Gauteng province, home to Johannesburg and the capital, Pretoria, is now Africa’s epicenter for the virus. It has one-quarter of the country’s population and many of the poor are crowded in township areas with inadequate access to clean water and sanitation.
South Africa has seen 4,948 reported virus deaths, but the South African Medical Research Council in its most recent report shows the country had 10,944 “excess deaths” between May 6 and July 7.
YOSEMITE NATIONAL PARK, Calif. — No employee or resident has tested positive at Yosemite National Park’s health clinic, and no visitors have reported being sick since the park began reopening last month, but tests of the park’s raw sewage have confirmed the presence of the virus.
Dozens of people are believed to have been infected.
The public health officer for Mariposa County, who is overseeing coronavirus testing in the Yosemite area, said the emergence of the coronavirus will not likely lead to policy changes because the park is already following local and state restrictions. Eric Sergienko said he believes the confirmed presence of the virus in Yosemite will make people more vigilant.
Yosemite, which typically attracts more than 4 million visitors each year, is cutting the number of vehicle passes to the park by half. Visitor centers remain closed, while campgrounds, gift shops and hotels are limiting services to allow for physical distancing.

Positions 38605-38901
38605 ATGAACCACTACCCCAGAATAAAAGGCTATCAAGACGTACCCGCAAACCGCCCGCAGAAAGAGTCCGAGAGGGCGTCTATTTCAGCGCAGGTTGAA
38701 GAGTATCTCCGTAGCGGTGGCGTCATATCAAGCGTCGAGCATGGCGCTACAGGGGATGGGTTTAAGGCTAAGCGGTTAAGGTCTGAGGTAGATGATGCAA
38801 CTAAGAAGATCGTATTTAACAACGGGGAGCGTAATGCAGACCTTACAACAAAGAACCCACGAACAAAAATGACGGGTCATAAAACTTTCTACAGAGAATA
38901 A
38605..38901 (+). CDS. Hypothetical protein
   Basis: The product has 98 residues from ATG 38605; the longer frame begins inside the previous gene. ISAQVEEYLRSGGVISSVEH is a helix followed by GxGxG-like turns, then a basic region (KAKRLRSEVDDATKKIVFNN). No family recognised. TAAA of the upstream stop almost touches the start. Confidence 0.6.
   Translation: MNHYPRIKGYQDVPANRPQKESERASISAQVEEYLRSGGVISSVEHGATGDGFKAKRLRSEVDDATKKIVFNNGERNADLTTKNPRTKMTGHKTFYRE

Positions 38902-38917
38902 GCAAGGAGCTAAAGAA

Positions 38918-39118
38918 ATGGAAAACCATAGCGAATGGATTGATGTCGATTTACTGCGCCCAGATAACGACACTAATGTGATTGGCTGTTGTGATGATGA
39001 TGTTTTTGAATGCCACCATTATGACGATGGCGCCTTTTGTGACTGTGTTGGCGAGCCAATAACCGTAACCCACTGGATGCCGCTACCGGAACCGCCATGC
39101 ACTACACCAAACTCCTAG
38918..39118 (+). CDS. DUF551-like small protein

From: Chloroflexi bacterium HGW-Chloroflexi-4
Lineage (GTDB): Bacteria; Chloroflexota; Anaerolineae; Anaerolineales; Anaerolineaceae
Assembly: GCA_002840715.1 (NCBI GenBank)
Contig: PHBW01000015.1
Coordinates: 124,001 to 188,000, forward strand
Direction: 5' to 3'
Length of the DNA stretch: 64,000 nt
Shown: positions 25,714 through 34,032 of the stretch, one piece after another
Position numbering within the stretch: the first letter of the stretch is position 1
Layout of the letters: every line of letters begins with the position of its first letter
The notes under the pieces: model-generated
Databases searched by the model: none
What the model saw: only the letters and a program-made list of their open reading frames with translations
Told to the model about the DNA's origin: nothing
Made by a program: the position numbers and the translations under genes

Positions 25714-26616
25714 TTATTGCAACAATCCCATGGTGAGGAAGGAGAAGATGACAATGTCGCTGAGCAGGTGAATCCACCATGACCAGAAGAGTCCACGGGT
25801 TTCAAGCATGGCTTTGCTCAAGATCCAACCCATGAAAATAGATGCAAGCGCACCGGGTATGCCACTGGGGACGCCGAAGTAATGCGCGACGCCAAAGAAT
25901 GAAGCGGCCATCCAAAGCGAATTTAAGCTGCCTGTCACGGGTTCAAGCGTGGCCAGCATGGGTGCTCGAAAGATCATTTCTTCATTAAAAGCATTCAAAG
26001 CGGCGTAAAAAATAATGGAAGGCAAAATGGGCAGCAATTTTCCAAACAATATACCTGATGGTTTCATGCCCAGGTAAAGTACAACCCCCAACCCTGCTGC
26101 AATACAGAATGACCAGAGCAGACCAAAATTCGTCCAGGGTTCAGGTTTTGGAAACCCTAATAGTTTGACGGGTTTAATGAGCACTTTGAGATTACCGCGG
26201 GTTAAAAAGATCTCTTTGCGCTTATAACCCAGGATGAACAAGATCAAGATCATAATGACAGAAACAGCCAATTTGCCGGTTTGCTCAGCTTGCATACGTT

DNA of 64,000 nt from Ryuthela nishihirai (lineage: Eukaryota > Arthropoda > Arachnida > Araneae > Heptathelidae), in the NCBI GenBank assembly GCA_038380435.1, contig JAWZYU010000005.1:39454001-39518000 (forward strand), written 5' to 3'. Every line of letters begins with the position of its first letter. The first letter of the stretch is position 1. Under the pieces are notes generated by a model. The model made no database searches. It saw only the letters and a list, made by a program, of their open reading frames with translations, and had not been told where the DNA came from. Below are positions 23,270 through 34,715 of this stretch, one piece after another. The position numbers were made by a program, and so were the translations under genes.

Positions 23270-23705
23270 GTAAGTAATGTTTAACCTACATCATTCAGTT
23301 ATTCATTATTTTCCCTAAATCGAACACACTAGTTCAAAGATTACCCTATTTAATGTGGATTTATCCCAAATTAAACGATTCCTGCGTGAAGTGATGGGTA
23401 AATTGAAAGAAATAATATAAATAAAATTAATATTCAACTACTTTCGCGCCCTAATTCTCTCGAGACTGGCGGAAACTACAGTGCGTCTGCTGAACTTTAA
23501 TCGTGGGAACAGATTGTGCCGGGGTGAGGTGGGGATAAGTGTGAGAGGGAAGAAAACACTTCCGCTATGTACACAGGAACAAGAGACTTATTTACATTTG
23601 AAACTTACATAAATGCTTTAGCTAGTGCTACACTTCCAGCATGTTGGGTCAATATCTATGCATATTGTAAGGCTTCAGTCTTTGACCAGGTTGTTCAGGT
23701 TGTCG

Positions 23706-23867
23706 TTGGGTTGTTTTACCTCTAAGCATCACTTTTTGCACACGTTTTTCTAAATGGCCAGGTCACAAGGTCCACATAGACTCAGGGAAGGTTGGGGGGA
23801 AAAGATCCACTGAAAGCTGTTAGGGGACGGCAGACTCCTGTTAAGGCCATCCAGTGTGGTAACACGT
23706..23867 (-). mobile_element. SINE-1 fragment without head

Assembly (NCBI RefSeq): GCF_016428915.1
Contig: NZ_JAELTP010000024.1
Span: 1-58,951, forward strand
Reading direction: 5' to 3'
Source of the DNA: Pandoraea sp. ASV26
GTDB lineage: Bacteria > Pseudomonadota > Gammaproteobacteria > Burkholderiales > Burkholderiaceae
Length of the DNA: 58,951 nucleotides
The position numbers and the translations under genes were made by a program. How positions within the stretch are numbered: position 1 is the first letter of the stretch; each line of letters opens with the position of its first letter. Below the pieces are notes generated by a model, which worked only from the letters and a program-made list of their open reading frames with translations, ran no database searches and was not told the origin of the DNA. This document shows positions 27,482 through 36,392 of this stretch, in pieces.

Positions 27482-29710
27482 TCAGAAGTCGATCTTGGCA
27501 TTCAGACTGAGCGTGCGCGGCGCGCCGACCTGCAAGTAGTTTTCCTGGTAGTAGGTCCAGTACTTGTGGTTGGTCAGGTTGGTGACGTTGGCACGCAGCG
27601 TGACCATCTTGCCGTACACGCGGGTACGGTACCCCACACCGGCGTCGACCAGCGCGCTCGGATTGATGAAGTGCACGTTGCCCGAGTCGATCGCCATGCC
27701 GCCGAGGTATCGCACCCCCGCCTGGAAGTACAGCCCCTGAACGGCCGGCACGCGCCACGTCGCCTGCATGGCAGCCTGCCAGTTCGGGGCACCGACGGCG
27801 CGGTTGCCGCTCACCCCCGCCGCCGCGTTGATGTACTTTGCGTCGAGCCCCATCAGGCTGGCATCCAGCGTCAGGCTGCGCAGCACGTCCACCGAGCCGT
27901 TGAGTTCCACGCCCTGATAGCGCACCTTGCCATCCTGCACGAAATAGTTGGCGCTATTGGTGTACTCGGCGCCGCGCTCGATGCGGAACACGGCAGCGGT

The World Health Organization is again posting a single-day record of new confirmed coronavirus cases. It announced 259,848 new cases on Saturday.
The WHO on Friday posted more than 237,000 confirmed cases around the world. The back-to-back records come as many nations struggle with new waves of infections after loosening lockdown restrictions.
Data compiled by Johns Hopkins University show more than 14 million cases worldwide since the start of the pandemic.
PHOENIX — Arizona health officials reported a daily record of 147 deaths from the coronavirus and 2,742 new confirmed cases.
The Department of Health Services say the additional deaths included 106 newly attributed to COVID-19 after health officials’ latest periodic reviews of death certificates. It says the additional cases didn’t include figures from a laboratory that missed the reporting cutoff. The department says the missing cases will be reported Sunday.
The additional deaths and cases reported Saturday increased the statewide confirmed totals to 2,730 deaths and 141,265 infections.
Gov. Doug Ducey’s lifted stay-home orders and other restrictions in May. Last month, he reversed course and authorized local governments to impose masking requirements. Ducey’s recent messaging has promoted use of masks, social distancing and hand washing.
JEFFERSON CITY, Mo. — Missouri has set another record for daily increases of coronavirus cases with 958.
The addition brought the state total to 32,248 confirmed cases and exceeded Missouri’s previous one-day high of 936 on Tuesday.
As of Saturday, the seven-day average of new cases reported by the state is 731, up from 560 a week ago.
The number of deaths also increased by nine to 1,130, according to the Missouri Department of Health and Senior Services.
Originally published at WNCT 9